I packed my bags and walked straight up to Jon. "I am going to go climb a fucking mountain"
"?...well alright man. but right now you look like Bear Grylls from Man vs Wild. haha"
I said my goodbyes and caught the next bus to Marrakesh. Once I got to Marrakesh I didn't know exactly how to get to Imlil where I would start my ascent to Jebel Toubkal. I walked to the Bab Rob the southern gate and waited for a bus that never came. It was nearing 5 in the afternoon and I knew I had to get transport very soon since it was still Ramadan. People would all be rushing home soon to finally eat their first meal of the day at 7. I rushed over to the shared taxi station and waited for a full taxi. I finally found a taxi going to Asni which was as close to Imlil as I could get. I crammed into an old Mercedez with 6 other passengers. There were two men up front with the driver with one of them squeezed in the middle with his legs barely touching the stick shift. I was in the back sharing the spot with a man to my right and a family of 3 on my left. One of the men in front was obviously not Moroccan, but it intrigued me how he spoke fluent arabic to the driver.
We got out in Asni and I learned that the westerner in front was from California. He was living in a village near Imlil working on a wildlife project. I was stoked to learn he was the only person that had a snowboard and rode these majestic mountains in the wintertime. I caught another shared taxi with him up to Imlil as I gathered valuable information for my climb the next morning. I arrived at a guest house right at dusk when the locals all started to eat. I was out of luck for a restaurant and went to bed.
The next morning I started out early on a dusty mule track leading out of the village. I had a general idea of where I was going but the easiest thing was to follow the mule droppings up towards the rocky face. The trail soon turned into a rocky switchback up the mountain. It was easy going at first but I had all my luggage and camera gear on my pack and I started to take frequent breaks. After 5 and a half hours of rugged terrain I saw the refuge appear before me at 3140 meters. This is where I would spend the night before the final ascent to the peak early in the morning.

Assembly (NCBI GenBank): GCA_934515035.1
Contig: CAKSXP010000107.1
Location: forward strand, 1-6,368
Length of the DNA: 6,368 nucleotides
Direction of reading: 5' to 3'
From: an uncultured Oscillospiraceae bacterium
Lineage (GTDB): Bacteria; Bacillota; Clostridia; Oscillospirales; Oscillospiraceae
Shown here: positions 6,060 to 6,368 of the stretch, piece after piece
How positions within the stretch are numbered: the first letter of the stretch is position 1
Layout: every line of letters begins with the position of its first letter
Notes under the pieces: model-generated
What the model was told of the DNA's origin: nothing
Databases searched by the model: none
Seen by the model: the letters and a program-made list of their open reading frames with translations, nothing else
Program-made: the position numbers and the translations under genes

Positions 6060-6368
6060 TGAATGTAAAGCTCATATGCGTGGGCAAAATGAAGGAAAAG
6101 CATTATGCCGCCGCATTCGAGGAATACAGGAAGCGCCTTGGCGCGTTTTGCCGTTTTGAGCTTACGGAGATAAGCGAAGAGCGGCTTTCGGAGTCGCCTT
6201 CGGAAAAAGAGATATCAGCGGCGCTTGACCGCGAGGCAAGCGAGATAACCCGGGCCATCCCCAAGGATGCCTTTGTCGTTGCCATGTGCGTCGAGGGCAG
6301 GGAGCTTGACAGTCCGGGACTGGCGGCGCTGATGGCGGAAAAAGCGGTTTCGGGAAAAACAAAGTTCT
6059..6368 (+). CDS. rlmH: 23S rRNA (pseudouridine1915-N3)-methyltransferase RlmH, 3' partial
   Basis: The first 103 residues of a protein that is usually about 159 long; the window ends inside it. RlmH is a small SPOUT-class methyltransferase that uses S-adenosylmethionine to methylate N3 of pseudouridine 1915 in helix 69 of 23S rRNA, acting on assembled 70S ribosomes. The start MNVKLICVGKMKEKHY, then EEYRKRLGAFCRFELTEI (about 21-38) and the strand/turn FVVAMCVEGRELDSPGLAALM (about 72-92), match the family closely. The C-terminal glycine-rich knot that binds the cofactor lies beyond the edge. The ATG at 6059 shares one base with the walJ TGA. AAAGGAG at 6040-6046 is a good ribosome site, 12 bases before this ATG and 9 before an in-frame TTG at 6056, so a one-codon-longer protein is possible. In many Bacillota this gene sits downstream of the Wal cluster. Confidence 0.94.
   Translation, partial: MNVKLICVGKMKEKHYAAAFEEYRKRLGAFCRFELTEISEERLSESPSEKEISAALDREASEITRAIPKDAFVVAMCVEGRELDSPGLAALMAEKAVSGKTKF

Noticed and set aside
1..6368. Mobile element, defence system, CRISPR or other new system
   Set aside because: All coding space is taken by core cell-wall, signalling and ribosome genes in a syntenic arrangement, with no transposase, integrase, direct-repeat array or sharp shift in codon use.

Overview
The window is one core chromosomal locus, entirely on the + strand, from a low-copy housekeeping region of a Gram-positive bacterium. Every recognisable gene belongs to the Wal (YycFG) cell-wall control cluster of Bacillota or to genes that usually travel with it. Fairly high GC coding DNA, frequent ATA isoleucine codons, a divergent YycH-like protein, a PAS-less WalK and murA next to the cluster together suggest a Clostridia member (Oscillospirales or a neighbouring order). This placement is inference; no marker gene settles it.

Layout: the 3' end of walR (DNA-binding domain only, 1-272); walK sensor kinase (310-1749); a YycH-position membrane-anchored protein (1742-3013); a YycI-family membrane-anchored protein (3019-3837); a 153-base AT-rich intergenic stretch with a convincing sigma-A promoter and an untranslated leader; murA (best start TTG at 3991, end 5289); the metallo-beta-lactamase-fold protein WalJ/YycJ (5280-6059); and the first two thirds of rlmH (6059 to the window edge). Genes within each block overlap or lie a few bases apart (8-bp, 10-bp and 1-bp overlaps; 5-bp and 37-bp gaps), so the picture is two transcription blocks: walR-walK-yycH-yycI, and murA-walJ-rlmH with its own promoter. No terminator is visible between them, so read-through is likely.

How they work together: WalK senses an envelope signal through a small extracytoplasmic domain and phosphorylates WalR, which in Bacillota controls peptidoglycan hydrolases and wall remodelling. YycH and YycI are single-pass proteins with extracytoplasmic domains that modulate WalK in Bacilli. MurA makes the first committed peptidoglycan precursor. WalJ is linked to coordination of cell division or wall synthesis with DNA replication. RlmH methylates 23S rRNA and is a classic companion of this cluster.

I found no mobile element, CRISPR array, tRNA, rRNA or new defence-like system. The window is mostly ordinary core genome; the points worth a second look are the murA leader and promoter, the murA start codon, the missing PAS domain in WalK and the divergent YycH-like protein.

That night I had another dream. I dreamed of excruciating pain as I was being beaten and attacked relentlessly by a wild animal. I suffered and suffered but in the end I rose unharmed and alive. I awoke that night with nausea, a massive headache and the urge to vomit. I knew i was dehydrated from the day but I had never felt so sick from only that. I went downstairs where the guides were already up and cooking their early Ramadan meals. I was diagnosed with a case of altitude sickness. I then realized that less than 24 hours earlier I had been relaxing at sea level in Essaouira.
I went back to bed and waited for the others to set out. Around 5 in the morning the first wave of trekkers started out with their headlamps, thermals, gloves and backpacks. I put on my warmest layers which wasn't much considering I was packing for the beach and desert. I waited for some light so i could see the trail. I was feeling like shit, but I kept thinking about my dream and I knew I had to endure the pain. The peak was only another 3-5 hours away.
Nearing 6 in the morning I caught second wind and I felt great for about 10 minutes. This was enough time for me to pull myself together, grab my camera bag and start out. The crisp morning air helped me for a while but as reached the loose shale I was pounded by a headache again. The next 4 hours was going to be a mental challenge like no other. I luckily had the company of 3 guys from england who pushed my pace. I soon fell into a trance. I concentrated on each step and breath. I looked at the ground in front of me and simply commanded my legs to move with each deep and deliberate breath. I did not want to slow the group down and I also knew that I needed the group to keep me going.
We reached the top before noon and the view was just as impressive as the climb. It was 360 degrees of mountain and cloud views reaching as far as the eye could see. The afternoon sun warmed us from the gusting chilly winds. I felt just as sick as before and snapped my photos as fast as I could. I did it! I was relieved but eager to get back down. I knew that the pain would stop and that euphoria would kick in. Everything was going to be alright. I had reached my goal and the worst had past. I was on top of the world.
5 hours later I was running down the rocky path towards Imlil laughing and smiling chasing my backpack stuck on a mule caravan. I was in pure ecstasy and loving life. I was alive!
more photos here